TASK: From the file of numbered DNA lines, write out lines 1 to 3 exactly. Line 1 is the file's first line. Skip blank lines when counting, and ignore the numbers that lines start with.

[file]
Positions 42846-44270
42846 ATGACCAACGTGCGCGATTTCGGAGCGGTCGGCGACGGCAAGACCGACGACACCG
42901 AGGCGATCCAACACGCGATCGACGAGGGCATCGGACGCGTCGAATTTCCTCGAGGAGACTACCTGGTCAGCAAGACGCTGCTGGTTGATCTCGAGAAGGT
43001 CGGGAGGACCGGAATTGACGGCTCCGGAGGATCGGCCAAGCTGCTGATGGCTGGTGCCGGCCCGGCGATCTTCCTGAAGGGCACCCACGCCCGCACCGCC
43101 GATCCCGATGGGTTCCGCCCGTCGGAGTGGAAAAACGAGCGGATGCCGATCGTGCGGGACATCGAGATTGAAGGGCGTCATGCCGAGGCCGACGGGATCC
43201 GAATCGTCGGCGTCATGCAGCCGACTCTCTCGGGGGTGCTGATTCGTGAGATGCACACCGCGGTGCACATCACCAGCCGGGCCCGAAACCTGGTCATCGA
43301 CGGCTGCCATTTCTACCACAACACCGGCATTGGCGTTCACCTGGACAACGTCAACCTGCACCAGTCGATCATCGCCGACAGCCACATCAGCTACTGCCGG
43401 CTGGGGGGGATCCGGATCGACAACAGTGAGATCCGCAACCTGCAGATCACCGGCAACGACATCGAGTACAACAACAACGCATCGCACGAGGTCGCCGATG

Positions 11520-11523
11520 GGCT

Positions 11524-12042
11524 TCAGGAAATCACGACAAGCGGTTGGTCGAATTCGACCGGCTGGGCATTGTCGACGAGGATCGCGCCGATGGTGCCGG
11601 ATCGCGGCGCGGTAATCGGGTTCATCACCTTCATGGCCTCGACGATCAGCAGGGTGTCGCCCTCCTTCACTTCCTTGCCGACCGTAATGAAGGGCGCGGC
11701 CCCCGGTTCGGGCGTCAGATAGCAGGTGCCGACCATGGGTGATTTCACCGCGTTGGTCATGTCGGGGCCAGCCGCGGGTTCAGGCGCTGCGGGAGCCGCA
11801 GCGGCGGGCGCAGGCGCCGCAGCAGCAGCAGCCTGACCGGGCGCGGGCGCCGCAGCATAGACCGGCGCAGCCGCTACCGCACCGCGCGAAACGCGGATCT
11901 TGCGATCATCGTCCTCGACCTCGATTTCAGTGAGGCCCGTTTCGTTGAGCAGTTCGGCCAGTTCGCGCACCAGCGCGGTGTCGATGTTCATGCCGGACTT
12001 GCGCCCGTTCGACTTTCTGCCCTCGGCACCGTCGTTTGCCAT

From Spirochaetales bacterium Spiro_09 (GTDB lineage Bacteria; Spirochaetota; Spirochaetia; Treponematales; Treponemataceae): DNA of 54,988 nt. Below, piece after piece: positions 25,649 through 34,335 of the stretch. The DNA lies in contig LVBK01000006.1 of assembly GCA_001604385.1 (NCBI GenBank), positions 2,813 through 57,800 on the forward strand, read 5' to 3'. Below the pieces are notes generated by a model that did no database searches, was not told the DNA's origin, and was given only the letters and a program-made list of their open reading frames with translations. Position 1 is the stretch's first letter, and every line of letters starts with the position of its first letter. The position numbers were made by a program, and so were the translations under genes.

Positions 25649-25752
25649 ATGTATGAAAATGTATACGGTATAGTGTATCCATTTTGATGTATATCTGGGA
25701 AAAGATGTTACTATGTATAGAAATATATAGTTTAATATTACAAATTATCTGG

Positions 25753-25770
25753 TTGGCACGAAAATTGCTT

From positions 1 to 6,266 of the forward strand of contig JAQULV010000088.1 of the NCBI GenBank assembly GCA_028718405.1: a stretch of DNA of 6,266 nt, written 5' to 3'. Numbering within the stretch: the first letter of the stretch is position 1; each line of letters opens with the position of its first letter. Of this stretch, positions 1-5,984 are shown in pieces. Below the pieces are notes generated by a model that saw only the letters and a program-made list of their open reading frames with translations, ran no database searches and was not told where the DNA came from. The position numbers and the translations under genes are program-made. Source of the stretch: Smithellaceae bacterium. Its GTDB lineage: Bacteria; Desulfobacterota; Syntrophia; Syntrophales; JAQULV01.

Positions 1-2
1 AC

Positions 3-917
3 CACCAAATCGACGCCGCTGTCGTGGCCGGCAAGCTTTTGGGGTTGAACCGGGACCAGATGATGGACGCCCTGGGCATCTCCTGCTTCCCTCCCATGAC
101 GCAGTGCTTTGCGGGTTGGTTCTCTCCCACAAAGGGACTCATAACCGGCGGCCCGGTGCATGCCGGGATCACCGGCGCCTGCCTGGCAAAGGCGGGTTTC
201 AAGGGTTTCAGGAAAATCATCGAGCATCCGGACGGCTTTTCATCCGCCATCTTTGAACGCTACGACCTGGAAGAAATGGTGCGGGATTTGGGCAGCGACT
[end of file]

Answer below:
Positions 42846-44270
42846 ATGACCAACGTGCGCGATTTCGGAGCGGTCGGCGACGGCAAGACCGACGACACCG
42901 AGGCGATCCAACACGCGATCGACGAGGGCATCGGACGCGTCGAATTTCCTCGAGGAGACTACCTGGTCAGCAAGACGCTGCTGGTTGATCTCGAGAAGGT